It is very easy for information on social media sites to be shared outside of your network, even when your security settings are set to private.

    Be sure you know who you are speaking to on social media, and only share information with people you know and trust.

    Criminals can use certain combinations of your personal information to impersonate you to access money, apply for credit cards and bank loans, or commit crimes.

    Treat your personal information like cash

    Do not leave your personal information lying around. If your personal information is stolen, it is very difficult to get back.

    Keep your personal information private. Only share it when you are required to, and only share it through authorised processes and to authorised people.

    Monitor your accounts for unusual activity or transactions

    Check your accounts (including bank accounts, digital portals and social media) for transactions or interactions you did not make, or content you did not post.

    If an organisation you deal with sends you an email alerting you to unexpected changes on your account, do not:

    • click on included hyperlinks
    • open any attachments.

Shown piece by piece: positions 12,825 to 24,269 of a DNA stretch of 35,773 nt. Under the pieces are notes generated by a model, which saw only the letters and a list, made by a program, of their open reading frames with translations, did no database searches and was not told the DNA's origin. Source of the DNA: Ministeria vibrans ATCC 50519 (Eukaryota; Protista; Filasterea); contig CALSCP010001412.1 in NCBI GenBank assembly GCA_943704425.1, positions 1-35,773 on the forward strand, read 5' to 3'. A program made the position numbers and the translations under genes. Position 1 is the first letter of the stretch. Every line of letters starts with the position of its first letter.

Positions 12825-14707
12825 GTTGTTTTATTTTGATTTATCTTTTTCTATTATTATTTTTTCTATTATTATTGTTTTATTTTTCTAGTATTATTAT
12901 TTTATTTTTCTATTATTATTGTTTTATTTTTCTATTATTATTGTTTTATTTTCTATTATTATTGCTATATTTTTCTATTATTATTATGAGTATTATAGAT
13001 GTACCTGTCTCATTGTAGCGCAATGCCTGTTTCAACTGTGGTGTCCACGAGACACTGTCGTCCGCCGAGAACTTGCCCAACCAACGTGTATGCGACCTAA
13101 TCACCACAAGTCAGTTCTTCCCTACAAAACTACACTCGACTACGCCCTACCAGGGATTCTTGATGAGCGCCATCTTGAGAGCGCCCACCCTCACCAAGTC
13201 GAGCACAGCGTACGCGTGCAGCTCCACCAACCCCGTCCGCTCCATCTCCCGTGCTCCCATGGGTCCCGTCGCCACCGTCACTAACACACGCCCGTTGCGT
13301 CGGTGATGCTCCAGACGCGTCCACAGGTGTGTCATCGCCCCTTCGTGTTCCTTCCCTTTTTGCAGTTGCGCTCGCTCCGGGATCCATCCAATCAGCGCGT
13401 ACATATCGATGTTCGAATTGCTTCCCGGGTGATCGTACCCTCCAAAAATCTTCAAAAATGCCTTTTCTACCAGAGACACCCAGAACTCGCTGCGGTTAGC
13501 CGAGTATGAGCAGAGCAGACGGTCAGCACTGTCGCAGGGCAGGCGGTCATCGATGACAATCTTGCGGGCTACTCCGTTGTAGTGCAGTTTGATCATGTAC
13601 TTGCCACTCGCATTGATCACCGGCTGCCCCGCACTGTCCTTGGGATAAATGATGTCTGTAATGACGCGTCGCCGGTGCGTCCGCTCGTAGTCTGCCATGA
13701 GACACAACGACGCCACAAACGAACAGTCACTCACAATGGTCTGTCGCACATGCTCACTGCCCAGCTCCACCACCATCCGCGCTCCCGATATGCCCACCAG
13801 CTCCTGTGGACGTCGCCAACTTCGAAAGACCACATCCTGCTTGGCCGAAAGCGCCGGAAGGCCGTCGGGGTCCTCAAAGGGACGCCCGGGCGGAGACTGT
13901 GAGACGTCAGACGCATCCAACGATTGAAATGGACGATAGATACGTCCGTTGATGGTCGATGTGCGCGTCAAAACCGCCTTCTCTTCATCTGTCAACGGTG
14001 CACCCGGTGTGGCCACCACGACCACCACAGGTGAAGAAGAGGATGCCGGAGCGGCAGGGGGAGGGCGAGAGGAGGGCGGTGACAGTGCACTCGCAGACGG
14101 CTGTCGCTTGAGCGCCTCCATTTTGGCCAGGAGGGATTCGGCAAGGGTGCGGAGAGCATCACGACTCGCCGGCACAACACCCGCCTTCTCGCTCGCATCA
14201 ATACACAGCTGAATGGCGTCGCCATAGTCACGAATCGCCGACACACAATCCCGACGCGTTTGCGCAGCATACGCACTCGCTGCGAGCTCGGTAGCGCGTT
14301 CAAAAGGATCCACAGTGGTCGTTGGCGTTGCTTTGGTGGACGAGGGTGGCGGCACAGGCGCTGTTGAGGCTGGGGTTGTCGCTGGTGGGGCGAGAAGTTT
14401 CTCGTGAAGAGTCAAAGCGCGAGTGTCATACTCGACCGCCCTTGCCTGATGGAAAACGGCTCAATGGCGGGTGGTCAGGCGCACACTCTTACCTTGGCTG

You should immediately:

    • check your account
    • contact the organisation by phone.

    Ensure your mail is secure

    Ensure your mail is secure and consider using a secure PO Box.

    Mail theft (from your letterbox) is a leading cause of personal information security breaches.

    Do not download programs or open attachments

    Some programs contain malware that can infect your computer, or be used to harvest your personal information.

    Be sure you are downloading authorised and legitimate programs. Unless you know the program is legitimate, do not open attachments or download programs.

    Do not leave your information unattended

    Secure your electronic devices wherever you are. Your personal information can be taken in an instant. In some situations, you won’t even know it was stolen.

    Make sure you:

    • do not leave electronic devices unattended
    • secure your electronic devices with passcodes
    • securely store portable storage devices (such as thumb and hard drives) when not in use.

    Cyber Security Working Group

    The Cyber Security Working Group comprises the ATO, tax practitioner industry groups, and other industry partners including:

    • The Tax Institute
    • Tax Practitioners Board
    • CPA Australia
    • Institute of Public Accountants
    • Australian Business Software Industry Association
    • Chartered Accountants Australia and New Zealand
    • Institute of Certified Bookkeepers

    See also:

    Disclaimer

    This publication was authored by the Cyber Security Working Group – a consultative forum comprising the ATO and professional associations.

    This publication is a general reference only. It is not a substitute for independent professional advice. You should obtain appropriate professional advice for your particular circumstances.

    The Cyber Security Working Group and its constituent associations do not accept responsibility or liability for any loss or damage incurred as a result or in connection with the use or distribution of this material or this publication.

    Last modified: 10 Apr 2017QC 50562